Monday, March 03, 2008

Pew Center On The States Issues Their "Grading The States 2008" Report, Awards Alaska A Letter Grade Of "C" On Government Performance

On March 3rd, 2008, the Pew Center on the States released a 61-page report entitled "Grading The States 2008", which assesses the effects of government performance in all 50 states. View their press release HERE, and the 61-page report in PDF format HERE. The report contains the individual summaries on all states, starting on page 37 of the report.

National media story published by the Associated Press.

"Grading the States 2008" is the only 50-state assessment of its kind that evaluates and grades each state based on a range of areas, from budget and finance to roads and bridges. The report demonstrates the importance of state governments that work better and cost less, particularly in the wake of widespread budget deficits and a weakening national economy.

Fostering meaningful change through fact-based research provides all states with useful knowledge to pursue innovative solutions that will strengthen performance and service to the public,” said Susan Urahn, managing director of The Pew Center on the States. “State leaders and managers should look beyond the grade and pursue the opportunity that the report provides: to operate more efficiently and effectively, improve transparency, and be more accountable for results.”

Overall state performance in 2008 ranged from A- (Utah, Virginia, and Washington) to D+ (New Hampshire). The national average among the 50 states was B-, which 18 states received. Thirteen states earned grades above the national average and 19 states’ grades were below the national average. Alaska was one of the other 18 states, earning a grade of "C".

States that received the highest grades are making better management a top priority. Washington state holds governor-led public meetings to monitor program results and improvements; Utah has implemented a financial tracking system that provides real-time data for decision-making; and Virginia provides employee rewards linked to improved service delivery and agency goals. States that received lower marks, like New Hampshire, have limited cost and performance information and are not closely managing resources.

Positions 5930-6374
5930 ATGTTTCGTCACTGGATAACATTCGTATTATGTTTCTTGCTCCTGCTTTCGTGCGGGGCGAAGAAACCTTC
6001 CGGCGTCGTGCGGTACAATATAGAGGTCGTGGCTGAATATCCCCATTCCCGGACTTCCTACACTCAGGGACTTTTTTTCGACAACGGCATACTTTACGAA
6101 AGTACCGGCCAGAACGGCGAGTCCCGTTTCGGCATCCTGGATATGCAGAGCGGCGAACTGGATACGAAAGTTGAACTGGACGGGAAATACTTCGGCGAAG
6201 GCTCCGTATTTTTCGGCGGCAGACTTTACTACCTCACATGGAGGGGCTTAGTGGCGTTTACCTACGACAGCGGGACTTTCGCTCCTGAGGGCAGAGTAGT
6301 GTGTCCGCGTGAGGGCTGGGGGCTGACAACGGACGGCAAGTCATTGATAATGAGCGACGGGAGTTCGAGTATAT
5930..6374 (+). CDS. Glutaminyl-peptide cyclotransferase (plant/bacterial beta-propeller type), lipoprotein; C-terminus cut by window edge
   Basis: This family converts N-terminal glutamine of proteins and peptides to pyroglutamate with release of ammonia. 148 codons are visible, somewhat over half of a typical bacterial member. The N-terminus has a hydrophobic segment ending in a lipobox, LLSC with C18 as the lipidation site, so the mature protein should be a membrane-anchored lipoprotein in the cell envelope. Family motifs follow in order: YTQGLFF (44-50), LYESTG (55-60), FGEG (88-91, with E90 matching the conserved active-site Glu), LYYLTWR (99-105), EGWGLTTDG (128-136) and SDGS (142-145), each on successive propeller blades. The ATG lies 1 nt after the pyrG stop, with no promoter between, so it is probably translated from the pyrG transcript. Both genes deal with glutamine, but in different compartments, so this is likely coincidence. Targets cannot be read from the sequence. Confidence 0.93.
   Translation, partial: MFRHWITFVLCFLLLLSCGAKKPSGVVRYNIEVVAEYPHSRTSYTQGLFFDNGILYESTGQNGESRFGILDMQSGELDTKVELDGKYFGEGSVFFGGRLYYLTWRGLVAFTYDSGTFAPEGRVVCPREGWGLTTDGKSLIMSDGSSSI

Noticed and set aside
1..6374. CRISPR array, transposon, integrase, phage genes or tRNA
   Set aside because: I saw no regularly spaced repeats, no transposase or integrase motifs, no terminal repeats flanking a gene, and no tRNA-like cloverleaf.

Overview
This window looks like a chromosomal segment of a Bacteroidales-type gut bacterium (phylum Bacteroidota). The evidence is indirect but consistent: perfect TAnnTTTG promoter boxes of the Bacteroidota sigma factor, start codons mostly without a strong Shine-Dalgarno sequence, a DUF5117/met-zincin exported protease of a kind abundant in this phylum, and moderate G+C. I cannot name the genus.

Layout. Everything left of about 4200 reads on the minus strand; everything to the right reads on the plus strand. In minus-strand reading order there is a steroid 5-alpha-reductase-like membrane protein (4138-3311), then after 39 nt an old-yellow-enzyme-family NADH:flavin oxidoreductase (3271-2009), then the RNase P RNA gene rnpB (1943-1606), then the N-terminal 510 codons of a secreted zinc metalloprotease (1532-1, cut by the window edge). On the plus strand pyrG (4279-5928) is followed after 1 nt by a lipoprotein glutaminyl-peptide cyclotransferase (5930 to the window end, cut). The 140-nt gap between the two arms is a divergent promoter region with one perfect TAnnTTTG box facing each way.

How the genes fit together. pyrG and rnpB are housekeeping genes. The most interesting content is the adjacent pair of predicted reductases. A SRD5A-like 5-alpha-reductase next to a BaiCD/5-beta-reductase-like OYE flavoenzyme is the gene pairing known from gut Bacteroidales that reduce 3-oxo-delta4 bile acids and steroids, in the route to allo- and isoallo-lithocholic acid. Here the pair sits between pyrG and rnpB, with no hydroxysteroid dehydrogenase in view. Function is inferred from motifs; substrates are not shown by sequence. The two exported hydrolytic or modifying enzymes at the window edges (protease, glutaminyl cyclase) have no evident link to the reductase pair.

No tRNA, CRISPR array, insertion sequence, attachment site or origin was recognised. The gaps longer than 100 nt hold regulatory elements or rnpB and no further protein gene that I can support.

Report findings are the result of a thorough and rigorous review by a panel of the nation’s leading state government management experts that paints a clear and complete picture of states’ performance. State-level managers and opinion leaders provided more than 12,000 pieces of data. States are not ranked, or graded against each other; they are graded based on a set of criteria, including recruiting and retaining highly qualified, productive public employees; using information and technology to measure performance and communicate more effectively with the public; managing fiscal resources from budgeting to procurement; and planning for, maintaining and improving roads, bridges and buildings. A more detailed list of criteria is provided on page 34 of the report.

The summary on Alaska can be found on page 38 of the report. Here are Alaska's categorical grades:

(1). Overall: C

(2). Money: C-. Deficient in long-term outlook and budget process. Average in structural balance, contracting/purchasing, and financial controls/reporting.

(3). People: C-. Deficient in strategic workforce planning, hiring, and managing employee performance. Average in retaining employees and training and development.

(4). Infrastructure: C-. Deficient in capital planning, maintenance, and internal coordination. Average in project monitoring and intergovernmental coordination.

(5). Information: B-. No deficient areas. Excels at online services and information. Average in strategic direction, budgeting for performance, managing for performance, and performance auditing and evaluation.

The report criticizes Alaska's unwillingness to spend money wisely, citing a 2007 legislative decision to add supplemental projects to the state's capital budget while allocating much less to reduce a deferred-maintenance backlog exceeding $1 billion for state buildings alone. The report is also critical of Alaska's difficulty in identifying, hiring, and retaining quality employees.

In 2005, the Pew Center issued a similar report, twenty pages in PDF format. While it does not provide individual summaries for the states, it provides graphs showing the categorial grades for each state. The report indicates that, in 2005, Alaska was assessed an overall grade of "C+", a money grade of "C", a people grade of "C+", an infrastructure grade of "C+", and an information grade of "C". So we can see than Alaska's performance has deteriorated slightly since that time, except for the noticeable improvement in information. Both the legislature and the Palin Adminstration have placed a stronger emphasis on improving information management and flow; state websites have improved in accessibility and user-friendliness during the interim.

The Pew Charitable Trusts applies the power of knowledge to solve today’s most challenging problems. The Pew Center on the States identifies and advances effective policy approaches to critical issues facing the states.

Commentary: It appears the Pew Center on the States advocates a more corporate approach for the states, based upon the straining economy and growing budget deficits. While some ideas can be borrowed from the private sector and implemented, one must remember that the public sector cannot be as selective as the private sector. In addition, the private sector must be more profit-oriented because it lacks the power of taxation.

We cannot turn the states into full-blown corporate entities.

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